• Chandler Park Conservancy, to install green stormwater infrastructure in Chandler Park, Detroit to reduce combined sewer overflows and flooding to adjacent community property owners.
  • Detroit Future City, to restore habitat and create public green space along 1.3 acres of vacant land in East Poletown, Detroit by removing invasive species, adding biodiversity through planting of native trees and shrubs, and enhancing educational public space.
  • Friends of the Rouge, to build more than 7,000-square-feet of green stormwater infrastructure by planting trees, installing rain gardens and removing impervious surfaces.
  • City of Hamtramck, to plant at least 300 trees throughout the city of Hamtramck and strengthen partnerships built with the local community.

“Flooding is a major concern for urban communities,” said Lois R. DeBacker, managing director of Kresge’s Environment Program. “Climate change directly impacts water supply, and changes in precipitation are placing stress on the built and natural systems that provide fresh water, manage stormwater and treat wastewater. One of our primary goals at Kresge is helping cities implement climate change mitigation and adaptation approaches that advance racial and economic equity. The efforts being supported by the Southeast Michigan Resilience Fund to install green infrastructure, increase urban tree canopies, and restore riverbank and floodplain habitats will help communities that are disproportionately vulnerable to urban flooding and extreme rainfall become better equipped to reduce and prepare for the impacts of climate change.”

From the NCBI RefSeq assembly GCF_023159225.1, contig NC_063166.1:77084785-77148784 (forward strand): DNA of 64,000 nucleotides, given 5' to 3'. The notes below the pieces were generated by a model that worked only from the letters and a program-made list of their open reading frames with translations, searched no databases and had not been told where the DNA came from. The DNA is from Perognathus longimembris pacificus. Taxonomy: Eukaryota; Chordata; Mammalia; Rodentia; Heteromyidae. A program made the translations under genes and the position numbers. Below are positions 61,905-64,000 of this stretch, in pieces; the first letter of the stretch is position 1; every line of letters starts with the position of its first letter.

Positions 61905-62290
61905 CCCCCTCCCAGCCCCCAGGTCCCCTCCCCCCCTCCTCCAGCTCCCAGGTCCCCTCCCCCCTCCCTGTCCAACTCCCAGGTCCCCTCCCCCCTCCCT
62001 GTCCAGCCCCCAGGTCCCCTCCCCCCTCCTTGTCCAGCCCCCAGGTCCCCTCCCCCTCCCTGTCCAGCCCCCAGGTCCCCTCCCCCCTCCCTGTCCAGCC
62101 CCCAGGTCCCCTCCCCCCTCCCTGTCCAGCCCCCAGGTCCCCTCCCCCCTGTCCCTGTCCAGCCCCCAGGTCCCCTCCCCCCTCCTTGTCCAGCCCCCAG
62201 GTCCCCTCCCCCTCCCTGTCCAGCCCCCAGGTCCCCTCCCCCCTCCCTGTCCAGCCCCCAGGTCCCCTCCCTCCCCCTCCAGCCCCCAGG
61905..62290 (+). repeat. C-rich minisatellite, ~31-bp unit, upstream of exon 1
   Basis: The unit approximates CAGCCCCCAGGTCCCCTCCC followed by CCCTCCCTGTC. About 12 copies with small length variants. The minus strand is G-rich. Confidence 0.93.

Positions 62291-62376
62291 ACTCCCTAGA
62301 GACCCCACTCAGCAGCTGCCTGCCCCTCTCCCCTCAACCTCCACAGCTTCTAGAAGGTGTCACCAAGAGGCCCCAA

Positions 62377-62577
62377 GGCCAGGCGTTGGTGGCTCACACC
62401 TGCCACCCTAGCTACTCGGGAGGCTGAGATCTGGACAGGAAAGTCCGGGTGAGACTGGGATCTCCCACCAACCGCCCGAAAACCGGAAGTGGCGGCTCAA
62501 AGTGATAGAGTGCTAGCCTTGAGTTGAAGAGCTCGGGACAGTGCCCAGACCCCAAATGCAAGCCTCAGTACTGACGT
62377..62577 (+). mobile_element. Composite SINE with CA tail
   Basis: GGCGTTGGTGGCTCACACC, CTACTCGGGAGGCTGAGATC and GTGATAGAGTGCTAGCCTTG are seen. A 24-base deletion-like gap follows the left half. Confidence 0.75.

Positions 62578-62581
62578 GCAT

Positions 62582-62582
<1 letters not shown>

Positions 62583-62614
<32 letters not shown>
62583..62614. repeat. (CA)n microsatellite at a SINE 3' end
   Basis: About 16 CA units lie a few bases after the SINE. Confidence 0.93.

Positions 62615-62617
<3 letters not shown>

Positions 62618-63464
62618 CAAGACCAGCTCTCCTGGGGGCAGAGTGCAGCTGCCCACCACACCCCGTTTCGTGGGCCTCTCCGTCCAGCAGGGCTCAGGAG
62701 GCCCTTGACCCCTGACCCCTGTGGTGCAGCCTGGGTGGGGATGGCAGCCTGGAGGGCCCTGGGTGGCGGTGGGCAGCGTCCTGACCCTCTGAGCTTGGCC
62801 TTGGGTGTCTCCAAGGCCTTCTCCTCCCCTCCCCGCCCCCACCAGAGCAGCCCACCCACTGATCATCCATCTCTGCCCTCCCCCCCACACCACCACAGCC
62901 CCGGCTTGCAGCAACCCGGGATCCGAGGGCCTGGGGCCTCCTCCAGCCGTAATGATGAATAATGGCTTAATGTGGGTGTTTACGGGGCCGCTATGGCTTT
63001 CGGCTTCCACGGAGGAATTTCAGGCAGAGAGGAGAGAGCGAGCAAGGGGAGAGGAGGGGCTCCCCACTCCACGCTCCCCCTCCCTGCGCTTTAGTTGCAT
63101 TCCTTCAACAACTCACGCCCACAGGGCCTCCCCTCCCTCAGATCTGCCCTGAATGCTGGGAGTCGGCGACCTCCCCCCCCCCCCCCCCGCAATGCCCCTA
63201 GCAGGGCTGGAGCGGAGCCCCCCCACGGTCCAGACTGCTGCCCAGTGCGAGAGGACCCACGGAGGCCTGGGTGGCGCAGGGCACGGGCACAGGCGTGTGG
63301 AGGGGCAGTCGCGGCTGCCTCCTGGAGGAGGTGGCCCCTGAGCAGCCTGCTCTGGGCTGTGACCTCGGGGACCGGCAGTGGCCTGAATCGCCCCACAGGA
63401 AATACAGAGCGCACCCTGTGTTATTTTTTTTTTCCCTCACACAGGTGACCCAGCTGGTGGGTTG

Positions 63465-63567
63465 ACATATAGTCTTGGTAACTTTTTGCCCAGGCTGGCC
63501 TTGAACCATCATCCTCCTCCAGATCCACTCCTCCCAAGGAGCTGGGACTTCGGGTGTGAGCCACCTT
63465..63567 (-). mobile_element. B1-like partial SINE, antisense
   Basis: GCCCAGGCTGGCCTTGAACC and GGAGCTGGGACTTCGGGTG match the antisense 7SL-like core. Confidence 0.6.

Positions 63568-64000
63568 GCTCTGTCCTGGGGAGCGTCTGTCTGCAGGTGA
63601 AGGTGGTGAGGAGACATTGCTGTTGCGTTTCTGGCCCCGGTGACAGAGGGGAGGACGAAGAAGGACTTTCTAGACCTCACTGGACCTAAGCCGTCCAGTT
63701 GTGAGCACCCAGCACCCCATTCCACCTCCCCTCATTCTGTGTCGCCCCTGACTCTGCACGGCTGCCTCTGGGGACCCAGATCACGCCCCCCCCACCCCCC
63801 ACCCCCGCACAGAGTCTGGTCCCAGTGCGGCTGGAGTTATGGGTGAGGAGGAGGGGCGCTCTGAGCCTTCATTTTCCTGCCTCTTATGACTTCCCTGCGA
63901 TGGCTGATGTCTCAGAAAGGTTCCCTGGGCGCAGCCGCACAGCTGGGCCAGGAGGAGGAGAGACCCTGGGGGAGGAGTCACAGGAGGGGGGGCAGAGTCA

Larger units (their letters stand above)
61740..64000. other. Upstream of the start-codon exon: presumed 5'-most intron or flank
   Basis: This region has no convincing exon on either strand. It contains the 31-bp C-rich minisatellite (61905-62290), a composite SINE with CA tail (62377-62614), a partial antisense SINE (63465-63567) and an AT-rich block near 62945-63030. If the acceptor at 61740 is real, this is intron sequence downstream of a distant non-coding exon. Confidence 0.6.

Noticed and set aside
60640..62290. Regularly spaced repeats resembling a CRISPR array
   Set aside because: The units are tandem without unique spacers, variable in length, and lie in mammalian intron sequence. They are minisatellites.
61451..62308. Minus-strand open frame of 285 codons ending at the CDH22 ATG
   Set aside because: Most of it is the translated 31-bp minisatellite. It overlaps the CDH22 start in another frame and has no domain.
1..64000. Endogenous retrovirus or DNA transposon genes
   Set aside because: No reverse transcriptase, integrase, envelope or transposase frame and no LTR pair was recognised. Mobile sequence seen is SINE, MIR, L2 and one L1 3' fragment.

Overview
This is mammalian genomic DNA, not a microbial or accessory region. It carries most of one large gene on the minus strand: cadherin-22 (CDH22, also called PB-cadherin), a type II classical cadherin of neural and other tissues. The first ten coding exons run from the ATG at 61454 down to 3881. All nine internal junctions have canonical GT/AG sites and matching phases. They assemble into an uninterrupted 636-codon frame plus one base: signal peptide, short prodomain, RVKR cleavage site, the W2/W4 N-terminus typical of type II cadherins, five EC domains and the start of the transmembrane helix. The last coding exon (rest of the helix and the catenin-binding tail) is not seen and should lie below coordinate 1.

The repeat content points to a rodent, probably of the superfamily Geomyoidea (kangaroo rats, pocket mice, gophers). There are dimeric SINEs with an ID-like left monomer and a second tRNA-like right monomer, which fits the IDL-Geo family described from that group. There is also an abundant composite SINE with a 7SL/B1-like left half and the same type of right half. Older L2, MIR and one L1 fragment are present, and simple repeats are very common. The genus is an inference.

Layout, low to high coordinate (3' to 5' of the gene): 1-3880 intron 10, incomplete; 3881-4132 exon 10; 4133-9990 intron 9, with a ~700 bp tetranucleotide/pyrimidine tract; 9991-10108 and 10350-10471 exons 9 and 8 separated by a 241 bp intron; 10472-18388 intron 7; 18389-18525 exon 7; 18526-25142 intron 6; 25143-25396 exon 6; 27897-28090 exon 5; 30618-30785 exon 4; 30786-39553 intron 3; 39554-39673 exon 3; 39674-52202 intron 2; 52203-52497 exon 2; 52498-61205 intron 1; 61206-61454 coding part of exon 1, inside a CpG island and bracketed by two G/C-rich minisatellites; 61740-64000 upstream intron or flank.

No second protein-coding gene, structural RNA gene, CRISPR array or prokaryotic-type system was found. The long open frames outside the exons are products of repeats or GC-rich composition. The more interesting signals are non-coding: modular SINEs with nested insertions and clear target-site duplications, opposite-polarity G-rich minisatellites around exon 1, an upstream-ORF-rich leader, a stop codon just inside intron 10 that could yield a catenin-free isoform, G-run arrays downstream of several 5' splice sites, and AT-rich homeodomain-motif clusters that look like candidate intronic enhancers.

“As we look to improve the quality of life in southeast Michigan by investing in parks and trails, it is also essential to support green infrastructure and resilient solutions to the critical challenges posed by climate change,” said JJ Tighe, Parks & Trails Initiative director for the Ralph C. Wilson, Jr. Foundation. “We’re thankful for the collaboration across both public and private partners to solve for these challenges with local and community-based solutions.”

“Our foundation is delighted to participate in this wonderful collaborative effort, which enables us to leverage multiple contributions for maximum group impact,” said Neil Hawkins, president of the Fred A. and Barbara M. Erb Family Foundation. “It’s a win-win opportunity for the health of the Great Lakes ecosystem and for the many people whose well-being depends on it.”

“The Southeast Michigan Resilience Fund continues to exemplify the strength of public-private partnerships,” said Chris Korleski, director of the U.S. Environmental Protection Agency’s Great Lakes National Program Office. “The fund brings together federal and non-governmental partners that leverage Great Lakes Restoration Initiative funds to deliver on-the-ground projects in southeast Michigan communities, including communities that have historically been underrepresented and underserved.”

To learn more about the Southeast Michigan Resilience Fund and the seven projects announced today, please visit